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The Cost of Speaking Up

As a frequent user of Twitter, I am disappointed that the internal situation devolved to the point of such a public departure. Still, I have to commend your response Alex, and the effort Twitter is making in moving diversity forward—internally and on the platform. I think we’re all better for it. As @Shaft said, “diversity can be additive to growth.”

But as Julie Ann Horvath reminds us in her last essay, “The Stories of ‘Women In Tech’ That We May Never Hear,” there is a cost when Women and People of Color speak up, ranging from termination to being discredited. With Leslie Miley, it’s meant losing his severance package so he could speak truth to voice rather than be silenced by terms of a Non-Disparagement Agreement.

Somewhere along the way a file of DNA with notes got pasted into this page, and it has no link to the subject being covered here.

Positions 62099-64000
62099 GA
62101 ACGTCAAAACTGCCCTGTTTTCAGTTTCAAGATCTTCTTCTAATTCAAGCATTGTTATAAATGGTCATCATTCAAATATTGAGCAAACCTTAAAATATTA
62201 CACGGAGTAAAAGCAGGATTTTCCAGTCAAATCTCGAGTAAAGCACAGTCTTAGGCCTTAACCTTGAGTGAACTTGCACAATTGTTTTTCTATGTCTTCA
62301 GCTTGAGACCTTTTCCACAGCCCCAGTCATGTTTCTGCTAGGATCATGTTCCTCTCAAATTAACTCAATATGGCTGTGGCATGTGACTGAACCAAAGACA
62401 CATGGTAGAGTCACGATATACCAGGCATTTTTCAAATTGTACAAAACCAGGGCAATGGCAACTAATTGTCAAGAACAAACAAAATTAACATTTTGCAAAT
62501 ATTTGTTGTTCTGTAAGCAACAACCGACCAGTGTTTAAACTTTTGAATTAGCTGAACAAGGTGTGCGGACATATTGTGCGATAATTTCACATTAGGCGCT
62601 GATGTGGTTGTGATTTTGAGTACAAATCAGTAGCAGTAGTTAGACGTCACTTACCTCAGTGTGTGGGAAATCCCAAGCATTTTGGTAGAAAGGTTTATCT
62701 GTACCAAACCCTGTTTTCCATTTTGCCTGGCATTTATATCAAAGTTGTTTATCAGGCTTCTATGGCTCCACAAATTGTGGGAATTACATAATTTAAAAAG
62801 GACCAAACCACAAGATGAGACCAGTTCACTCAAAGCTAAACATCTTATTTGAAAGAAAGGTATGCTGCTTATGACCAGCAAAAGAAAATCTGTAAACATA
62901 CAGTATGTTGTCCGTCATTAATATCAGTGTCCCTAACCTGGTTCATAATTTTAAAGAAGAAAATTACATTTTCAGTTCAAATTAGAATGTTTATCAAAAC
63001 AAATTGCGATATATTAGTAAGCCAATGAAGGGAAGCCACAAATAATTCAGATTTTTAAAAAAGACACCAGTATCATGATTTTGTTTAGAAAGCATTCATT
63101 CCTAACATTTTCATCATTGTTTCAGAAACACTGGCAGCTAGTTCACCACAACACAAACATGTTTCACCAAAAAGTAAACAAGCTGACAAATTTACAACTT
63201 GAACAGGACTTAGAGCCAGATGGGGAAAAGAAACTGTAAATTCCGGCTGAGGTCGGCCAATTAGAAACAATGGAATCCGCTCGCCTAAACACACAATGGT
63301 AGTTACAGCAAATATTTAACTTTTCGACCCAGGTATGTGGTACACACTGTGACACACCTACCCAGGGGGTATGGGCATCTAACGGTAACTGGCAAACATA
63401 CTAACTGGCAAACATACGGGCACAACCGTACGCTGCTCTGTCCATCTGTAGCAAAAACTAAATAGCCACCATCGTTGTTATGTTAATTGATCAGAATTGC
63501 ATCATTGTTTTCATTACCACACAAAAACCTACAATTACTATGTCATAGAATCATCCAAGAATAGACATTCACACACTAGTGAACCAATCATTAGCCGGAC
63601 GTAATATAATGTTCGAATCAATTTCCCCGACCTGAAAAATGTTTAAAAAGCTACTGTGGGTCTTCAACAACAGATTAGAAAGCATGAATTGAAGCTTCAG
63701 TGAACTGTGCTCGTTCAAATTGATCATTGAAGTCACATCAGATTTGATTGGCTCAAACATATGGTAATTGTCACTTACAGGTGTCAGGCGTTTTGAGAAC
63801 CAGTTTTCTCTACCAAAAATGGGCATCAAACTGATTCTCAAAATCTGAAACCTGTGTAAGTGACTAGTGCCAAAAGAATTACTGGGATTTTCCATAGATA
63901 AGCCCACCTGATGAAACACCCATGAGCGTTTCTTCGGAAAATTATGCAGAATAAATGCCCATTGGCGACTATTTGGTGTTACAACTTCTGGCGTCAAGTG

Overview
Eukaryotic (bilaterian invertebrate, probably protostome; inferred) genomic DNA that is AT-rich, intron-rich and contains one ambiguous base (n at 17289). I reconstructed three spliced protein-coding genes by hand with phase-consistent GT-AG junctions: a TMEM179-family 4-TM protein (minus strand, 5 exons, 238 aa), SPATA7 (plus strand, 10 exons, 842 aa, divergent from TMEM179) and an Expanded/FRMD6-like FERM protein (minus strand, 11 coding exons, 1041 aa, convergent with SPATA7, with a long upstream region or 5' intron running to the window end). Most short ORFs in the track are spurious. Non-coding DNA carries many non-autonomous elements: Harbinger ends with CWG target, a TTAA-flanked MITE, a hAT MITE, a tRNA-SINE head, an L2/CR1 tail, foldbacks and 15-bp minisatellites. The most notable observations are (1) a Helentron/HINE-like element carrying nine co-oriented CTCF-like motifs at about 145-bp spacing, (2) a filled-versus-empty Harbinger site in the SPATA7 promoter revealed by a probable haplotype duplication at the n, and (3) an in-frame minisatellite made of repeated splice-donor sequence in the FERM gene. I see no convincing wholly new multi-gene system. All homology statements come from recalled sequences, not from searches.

Given that this highly publicized event is a PR boost for Twitter culture and that you’ll get many more applications from Women and Minorities now, I have to wonder where this leaves Leslie. I haven’t met him but know folks who’ve worked with him and they speak highly of him. I think Twitter is morally obligated to offer him a severance package for what was surely the right measure for the platform.

My Mom always said actions speak louder than words. This coming from a Minority Woman who was fired a few months before retiring for speaking out against the race and ageisms at her place of work.

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